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Less Money, Mo’ Problems

The Great Exchange's Mascot, Hoggle

I thought I'd entice you to read this by posting a picture of the most lovable money-trap in the world wearing his (my) favorite hat.

I went into this assuming that writing The Great Exchange’s budget would be my least favorite part. While I can wear many hats (similar to my dog), I’m not a natural accountant. It’s also the part I’m most afraid of, because at some point in the future we will be accepting donations and grants,   and I want to be 100% responsible and open about where every last penny goes. I plan on providing more transparent information than most nonprofits I’ve seen; and while this could be a mistake from a competitive standpoint, I’m hoping it will become one of the core values that will make The Great Exchange stand out. So I’m putting a lot of pressure on myself to start loving Excel spreadsheets and yearly/monthly forecasts.

In the spirit of full disclosure, The Great Exchange is not an official 501(c)(3) yet, meaning it doesn’t have nonprofit status and donations aren’t tax-deductible. The paperwork is being filed as I–well, not as I write this, because I’m writing this–but it’s being filed. It’s going to take a little while, and in the meantime I’m looking into fiscal sponsorship from an established nonprofit, which would allow me to use some of their infrastructure, including their 501(c)(3) status. More on this later.

The point is, I am not accepting donations yet (hence, the reason our donations page is so bare bones), which means The Great Exchange’s budget is currently fearsomely intertwined with my own personal budget. And that’s where I made my first mistake! Cue the confetti! See, it turns out that even without throwing a single event or even holding my first group meeting, there are unforeseen start-up costs. There’s domain registration; purchasing Google Apps so I can perform outreach from a Great Exchange email account; newsletter software; web site upgrades that will make The Great Exchange more crawlable (ie–more views); and much more. Additionally, while I’m bootstrapping as much as possible, I refuse to scrimp on decent graphic design and the like. My contest on 99 Designs cost me $300, but if it will result in helping The Great Exchange present an attractive face to the community, then it’s money well spent.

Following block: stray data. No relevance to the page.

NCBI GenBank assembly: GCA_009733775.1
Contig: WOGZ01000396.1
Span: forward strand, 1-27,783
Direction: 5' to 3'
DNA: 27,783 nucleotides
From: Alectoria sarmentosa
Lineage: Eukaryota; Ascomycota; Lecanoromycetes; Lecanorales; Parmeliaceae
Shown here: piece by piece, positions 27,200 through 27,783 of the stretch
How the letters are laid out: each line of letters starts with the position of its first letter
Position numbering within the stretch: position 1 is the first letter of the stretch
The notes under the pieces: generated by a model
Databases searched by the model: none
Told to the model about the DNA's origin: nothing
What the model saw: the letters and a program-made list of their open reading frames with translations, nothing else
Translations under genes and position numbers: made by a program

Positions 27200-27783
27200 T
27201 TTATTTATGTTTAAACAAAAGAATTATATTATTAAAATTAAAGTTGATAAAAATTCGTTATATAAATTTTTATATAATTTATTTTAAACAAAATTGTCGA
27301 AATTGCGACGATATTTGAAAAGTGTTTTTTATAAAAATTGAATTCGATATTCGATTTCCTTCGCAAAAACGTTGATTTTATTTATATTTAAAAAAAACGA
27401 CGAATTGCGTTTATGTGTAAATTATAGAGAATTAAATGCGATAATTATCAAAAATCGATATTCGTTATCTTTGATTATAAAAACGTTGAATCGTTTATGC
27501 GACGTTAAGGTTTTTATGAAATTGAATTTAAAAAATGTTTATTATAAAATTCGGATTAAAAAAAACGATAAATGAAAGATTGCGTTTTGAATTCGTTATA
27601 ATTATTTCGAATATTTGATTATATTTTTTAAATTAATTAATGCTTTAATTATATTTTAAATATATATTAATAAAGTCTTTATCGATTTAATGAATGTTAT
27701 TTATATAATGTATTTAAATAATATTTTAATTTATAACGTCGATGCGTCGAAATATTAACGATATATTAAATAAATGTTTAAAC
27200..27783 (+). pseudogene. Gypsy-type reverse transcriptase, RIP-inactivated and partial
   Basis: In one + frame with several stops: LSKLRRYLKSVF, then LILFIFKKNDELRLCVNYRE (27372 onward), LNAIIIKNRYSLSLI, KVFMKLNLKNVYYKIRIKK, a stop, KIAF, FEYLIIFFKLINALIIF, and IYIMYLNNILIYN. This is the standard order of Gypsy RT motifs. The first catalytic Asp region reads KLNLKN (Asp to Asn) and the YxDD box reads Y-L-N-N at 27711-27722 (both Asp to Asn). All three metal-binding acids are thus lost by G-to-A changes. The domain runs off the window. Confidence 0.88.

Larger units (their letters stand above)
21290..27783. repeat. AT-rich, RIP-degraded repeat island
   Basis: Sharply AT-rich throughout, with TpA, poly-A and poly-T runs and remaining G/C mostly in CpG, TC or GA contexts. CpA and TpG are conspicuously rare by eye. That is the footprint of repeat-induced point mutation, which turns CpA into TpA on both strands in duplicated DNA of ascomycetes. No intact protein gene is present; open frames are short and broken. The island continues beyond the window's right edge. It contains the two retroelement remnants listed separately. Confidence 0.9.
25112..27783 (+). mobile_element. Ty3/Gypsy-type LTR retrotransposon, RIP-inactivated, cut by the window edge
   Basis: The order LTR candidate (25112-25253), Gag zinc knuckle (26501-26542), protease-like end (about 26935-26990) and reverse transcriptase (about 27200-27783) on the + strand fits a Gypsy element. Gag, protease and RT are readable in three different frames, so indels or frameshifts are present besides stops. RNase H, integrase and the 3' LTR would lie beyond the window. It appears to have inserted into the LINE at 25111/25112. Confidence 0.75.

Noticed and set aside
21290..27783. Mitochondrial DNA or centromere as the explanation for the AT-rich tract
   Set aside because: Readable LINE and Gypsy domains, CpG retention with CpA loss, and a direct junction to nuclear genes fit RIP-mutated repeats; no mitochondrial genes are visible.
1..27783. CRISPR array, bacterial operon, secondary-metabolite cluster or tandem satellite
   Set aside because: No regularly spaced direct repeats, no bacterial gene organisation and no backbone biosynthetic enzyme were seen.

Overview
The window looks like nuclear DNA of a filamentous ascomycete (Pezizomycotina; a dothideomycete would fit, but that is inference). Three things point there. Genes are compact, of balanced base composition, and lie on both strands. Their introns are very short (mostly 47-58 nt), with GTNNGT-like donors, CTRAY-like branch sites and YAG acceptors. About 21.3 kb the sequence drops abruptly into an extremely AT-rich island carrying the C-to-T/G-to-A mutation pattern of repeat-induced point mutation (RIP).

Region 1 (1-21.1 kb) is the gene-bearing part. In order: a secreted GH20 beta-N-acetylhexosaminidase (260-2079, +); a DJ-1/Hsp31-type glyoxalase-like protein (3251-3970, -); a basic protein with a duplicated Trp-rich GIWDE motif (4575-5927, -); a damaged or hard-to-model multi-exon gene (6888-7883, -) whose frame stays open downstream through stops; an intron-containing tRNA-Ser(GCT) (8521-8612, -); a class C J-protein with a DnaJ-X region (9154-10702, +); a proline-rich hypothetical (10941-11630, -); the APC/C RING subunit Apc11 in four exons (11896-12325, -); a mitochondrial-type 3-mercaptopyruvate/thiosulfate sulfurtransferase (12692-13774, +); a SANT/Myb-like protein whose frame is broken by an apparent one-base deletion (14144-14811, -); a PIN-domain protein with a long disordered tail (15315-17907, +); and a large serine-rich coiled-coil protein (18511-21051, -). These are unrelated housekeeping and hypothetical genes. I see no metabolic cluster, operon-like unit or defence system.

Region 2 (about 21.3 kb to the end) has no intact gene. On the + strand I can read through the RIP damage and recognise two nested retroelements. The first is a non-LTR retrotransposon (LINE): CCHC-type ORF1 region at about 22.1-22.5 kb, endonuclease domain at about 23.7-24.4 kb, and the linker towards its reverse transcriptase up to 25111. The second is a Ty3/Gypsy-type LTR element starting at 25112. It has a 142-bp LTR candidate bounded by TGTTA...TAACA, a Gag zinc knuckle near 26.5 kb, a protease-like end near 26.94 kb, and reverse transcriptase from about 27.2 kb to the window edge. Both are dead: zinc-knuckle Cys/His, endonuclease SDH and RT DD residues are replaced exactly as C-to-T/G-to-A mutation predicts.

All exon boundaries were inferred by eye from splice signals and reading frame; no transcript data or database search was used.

What puts me over the edge, financially? Well, remember that part where I said The Great Exchange’s budget is feeding off my own? Earlier this year when I went to the animal shelter looking for a companion, I couldn’t resist adopting a special-needs dog named Hoggle. His two back legs are locked in an unnatural and painful position, and he needs surgery on both legs to be fully functioning, pain-free, and happy. This isn’t cheap, despite a lovely show of support from people who have decided to donate on the Austin Pets Alive web site.

Suffice to say, money is even tighter than I thought it would be. Everything is going to be absolutely fine, of course. My age is in my corner with this one; I’m young enough so that I don’t have a mortgage, children, or other major financial responsibilities. I’m resilient enough so that I don’t mind killing a few roaches in my apartment or smelling nauseating fried food every time I walk out my door (we live across from a Wendy’s). I’m also perfectly happy eating meals that consist of various iterations of rice and eggs, and it helps a lot to have a boyfriend whose greatest pleasure in life is visiting the grocery store and buying fancy produce for the both of us. So, all is well in my world.

But it does prompt me to give this advice: 

If you’re thinking of starting a nonprofit or business as a means of remedying your unemployment, and you’re not one of the lucky ones who has some seed capital or a couple Angel Investors, don’t do it. Not only will you be performing untold hours of work for free–maybe for years–but you will also be sinking your own money into a plethora of costs, only half of which you anticipated. If there’s anybody in your life who relies on you financially, you may end up putting too much pressure on yourself to provide for them while staying afloat, and you won’t be able to make your clearest decisions regarding your start-up. I understand the entrepreneurial drive better than anybody, but from a logistical standpoint, most people would be much better off just finding a job.

Well, that’s enough of that. Thanks for reading a lot of words about finances, and I’ll keep everybody posted on the results of my “will they or won’t they?” relationship with Quickbooks! I know; the tension is killing me too!


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